The Guardian: They are unlikely to grace any catwalk or adorn the figures of supermodels, but the latest in Islamic fashions got top billing from Iran’s religious authorities yesterday in an exhibition aimed at promoting female modesty and countering the influence of western clothing.
Robert Tait in Tehran
They are unlikely to grace any catwalk or adorn the figures of supermodels, but the latest in Islamic fashions got top billing from Iran’s religious authorities yesterday in an exhibition aimed at promoting female modesty and countering the influence of western clothing.
Tehran’s Imam Khomeini mosque hosted the country’s first Islamic dress fair, in which ankle-length manteaus, or overcoats, and all-covering black chadors supplanted the sexually daring styles favoured by European designers. The 10-day event is being organised by Iran’s police force along with the commerce ministry and the state broadcasting corporation, IRIB, to promote the idea of women dressing stylishly in line with the values in the Qur’an.
Hundreds of women, most wearing chadors or other forms of conservative dress, browsed an array of outfits, many of which appeared strikingly uniform in their dark colouring and full length. But representatives from the Tehran-based Superior Hijab Production Company modelled a blue chador that departed from tradition by coming with sleeves – solving an age-old practical problem.
The sales pitch was reinforced by a fringe exhibition of quotes extolling the virtue of Islamic hijab. One, from the prophet Muhammad, read: “Any woman with faith in Allah and the resurrection day won’t expose her adornments to any man except her husband. Any woman who does these things for other than her husband has betrayed her faith and provoked God’s anger.”
The exhibition was a response to recent trends among many young Iranian women towards short, tight-fitting manteaus and headscarves pushed back to expose elaborate hair styles. Earlier this year Tehran city council ordered a police crackdown against women whose dress was deemed insufficiently Islamic.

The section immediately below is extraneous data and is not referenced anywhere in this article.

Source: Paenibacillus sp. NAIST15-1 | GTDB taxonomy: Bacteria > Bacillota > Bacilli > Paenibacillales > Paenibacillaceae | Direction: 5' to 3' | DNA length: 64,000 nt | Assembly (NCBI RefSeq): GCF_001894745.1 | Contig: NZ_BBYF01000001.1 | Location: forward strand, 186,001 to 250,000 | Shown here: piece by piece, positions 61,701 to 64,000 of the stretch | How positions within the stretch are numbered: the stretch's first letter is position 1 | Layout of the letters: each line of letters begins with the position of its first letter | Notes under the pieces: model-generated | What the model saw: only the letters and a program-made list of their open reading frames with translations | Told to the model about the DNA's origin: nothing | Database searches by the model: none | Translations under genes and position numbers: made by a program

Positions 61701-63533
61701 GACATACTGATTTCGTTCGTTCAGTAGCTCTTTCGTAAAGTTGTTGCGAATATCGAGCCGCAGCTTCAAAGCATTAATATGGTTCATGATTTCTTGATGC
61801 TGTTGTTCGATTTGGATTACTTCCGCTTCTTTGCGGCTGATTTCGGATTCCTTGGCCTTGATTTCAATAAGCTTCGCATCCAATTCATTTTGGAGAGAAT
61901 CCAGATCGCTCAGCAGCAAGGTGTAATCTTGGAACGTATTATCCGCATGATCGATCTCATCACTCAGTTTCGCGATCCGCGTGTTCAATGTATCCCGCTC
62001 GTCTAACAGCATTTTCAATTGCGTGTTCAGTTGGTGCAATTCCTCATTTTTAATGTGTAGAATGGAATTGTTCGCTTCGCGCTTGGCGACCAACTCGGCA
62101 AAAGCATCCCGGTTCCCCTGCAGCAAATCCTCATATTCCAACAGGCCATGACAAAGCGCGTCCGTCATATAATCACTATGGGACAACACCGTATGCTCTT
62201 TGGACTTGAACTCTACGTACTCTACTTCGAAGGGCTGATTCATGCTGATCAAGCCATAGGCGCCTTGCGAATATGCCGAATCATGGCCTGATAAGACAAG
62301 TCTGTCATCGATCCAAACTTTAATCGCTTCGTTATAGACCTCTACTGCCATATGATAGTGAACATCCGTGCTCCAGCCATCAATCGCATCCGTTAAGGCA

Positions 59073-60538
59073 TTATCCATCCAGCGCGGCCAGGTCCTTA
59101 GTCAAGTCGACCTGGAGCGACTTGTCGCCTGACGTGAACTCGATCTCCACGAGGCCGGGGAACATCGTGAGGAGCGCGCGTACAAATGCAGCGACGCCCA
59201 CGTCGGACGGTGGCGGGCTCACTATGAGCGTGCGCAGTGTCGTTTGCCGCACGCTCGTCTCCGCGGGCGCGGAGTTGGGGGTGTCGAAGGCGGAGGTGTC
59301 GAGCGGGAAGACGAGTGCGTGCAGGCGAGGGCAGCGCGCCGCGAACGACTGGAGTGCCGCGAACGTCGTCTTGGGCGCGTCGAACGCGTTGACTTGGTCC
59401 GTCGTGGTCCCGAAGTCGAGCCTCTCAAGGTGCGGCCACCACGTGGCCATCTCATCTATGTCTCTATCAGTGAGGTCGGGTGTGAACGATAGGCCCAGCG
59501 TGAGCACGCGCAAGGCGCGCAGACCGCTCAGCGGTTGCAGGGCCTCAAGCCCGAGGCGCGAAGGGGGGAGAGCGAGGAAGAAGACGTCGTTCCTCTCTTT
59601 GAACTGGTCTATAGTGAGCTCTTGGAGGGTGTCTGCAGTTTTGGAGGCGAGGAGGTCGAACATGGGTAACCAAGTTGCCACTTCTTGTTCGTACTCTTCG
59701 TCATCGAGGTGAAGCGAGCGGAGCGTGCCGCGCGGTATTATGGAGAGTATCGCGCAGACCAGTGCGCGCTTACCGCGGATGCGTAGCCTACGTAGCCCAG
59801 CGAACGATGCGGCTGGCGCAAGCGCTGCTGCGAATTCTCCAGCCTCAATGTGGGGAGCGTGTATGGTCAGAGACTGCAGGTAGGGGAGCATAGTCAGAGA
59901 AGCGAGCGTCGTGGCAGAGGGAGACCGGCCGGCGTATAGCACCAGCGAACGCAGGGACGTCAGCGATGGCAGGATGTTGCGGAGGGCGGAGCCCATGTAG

Hamid Reza Moniri, the exhibition’s executive secretary, said it had been organised to help stem a cultural invasion from the west. “We believe that dressing in recent years has been influenced and damaged by non-Iranian fashions,” he said. “Some international designers and television news channels have invaded our culture and influenced the morality of our youth and our nation. If you look at western countries, you never see statues of the Virgin Mary depicting her half-naked, but that is now the case with western dress. We don’t want to end up like westerners.”
Rafighe Musapour, 65, dressed in a traditional black chador, welcomed the exhibition. “It’s a good idea to persuade younger women to dress in a more Islamic fashion. We are Muslims and we should try to dress more appropriately,” she said.
But some young women were less impressed. “The designs here are not appropriate for the youth or people of my age,” said Shakoofeh, 19, a student. “I came along out of curiosity to see what the authorities think we should wear. I would not wear hijab at all if it wasn’t the law.”